Parental time and children's obesity measures: a theoretical and empirical investigation
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The increased prevalence of childhood obesity is a major concern for society. This study aims at exploring the influence of the parents (especially parental time allocation choices) on childrenÃ¢ÂÂs obesity-related health outcomes and examining the potential differences between the fathersÃ¢ÂÂ and the mothersÃ¢ÂÂ marginal effects. A household with two parents and one child is modeled. The household production theory and the collective household modeling structure are combined. The model treats the mother, the father and the child as three separate agents with individual preferences. The two parentsÃ¢ÂÂ interaction is modeled within the collective model framework by assuming that they will reach Pareto efficient resource allocation between them. In order to capture the dynamics between parents and the child, parents-child interaction is modeled in a two-stage Stackleberg game structure where the child is allowed to have certain decision choices of his/her own. This game structure allows us to explore the parental influence on the childÃ¢ÂÂs health outcomes while allowing the child to have influencing power in the household decision-making process. Based on this theoretical model, a general triangular system with one childÃ¢ÂÂs health production equation and five health inputs demand equations is derived and estimated. The empirical estimation is performed for three systems: pooled model, the younger children model (of age 9 to 11), and the older children model (of age 13 to 15). The empirical results show mother-related variables show more influence on the childÃ¢ÂÂs Body Mass Index (BMI) outcomes compared to father-related variables: mothersÃ¢ÂÂ BMI and mothersÃ¢ÂÂ work-to-home stress spillover are positively related to their childrenÃ¢ÂÂs BMI while mothersÃ¢ÂÂ time spent with their children is negatively related to their childrenÃ¢ÂÂs BMI. There exists a complementary relationship between mothersÃ¢ÂÂ income and fathersÃ¢ÂÂ food preparation time. In the older children model, mothersÃ¢ÂÂ own income increases tend to decrease their time spent with their children. The main contribution of this study is that it develops a general theoretical framework to capture the dynamics in parents-child interaction. Based on this theoretical model, empirical analysis and future work can be conducted in a theoretically consistent way.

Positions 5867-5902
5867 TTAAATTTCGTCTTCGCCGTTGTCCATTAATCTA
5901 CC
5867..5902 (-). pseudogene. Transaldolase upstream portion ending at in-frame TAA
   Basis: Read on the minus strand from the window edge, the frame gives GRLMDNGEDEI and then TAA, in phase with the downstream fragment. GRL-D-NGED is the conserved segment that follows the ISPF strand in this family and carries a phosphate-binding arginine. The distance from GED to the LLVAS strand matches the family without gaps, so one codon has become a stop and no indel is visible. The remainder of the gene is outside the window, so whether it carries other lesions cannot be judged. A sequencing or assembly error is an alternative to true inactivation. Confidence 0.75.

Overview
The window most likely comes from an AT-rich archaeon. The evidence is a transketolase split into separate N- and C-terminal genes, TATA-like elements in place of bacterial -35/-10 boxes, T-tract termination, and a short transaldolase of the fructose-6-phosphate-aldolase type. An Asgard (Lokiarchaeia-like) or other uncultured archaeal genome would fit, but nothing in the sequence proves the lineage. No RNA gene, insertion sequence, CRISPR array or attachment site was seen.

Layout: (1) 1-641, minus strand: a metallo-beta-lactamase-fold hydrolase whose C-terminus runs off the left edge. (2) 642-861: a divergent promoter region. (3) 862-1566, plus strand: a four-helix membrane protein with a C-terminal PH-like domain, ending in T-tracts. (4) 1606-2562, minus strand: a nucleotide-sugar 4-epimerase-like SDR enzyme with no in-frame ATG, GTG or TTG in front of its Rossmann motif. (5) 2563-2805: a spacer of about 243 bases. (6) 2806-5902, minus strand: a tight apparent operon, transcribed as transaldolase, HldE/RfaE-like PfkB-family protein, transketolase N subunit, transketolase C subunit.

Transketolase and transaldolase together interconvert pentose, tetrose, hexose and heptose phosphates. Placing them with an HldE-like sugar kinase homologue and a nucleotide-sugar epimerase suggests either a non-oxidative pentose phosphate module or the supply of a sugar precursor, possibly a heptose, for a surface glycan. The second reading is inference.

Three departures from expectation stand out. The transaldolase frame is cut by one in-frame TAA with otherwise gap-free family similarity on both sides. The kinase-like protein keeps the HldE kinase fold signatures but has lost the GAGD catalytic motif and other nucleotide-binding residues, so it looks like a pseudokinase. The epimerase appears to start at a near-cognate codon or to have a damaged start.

You, Wen (2005). Parental time and children's obesity measures: a theoretical and empirical investigation. Doctoral dissertation, Texas A&M University. Texas A&M University. Available electronically from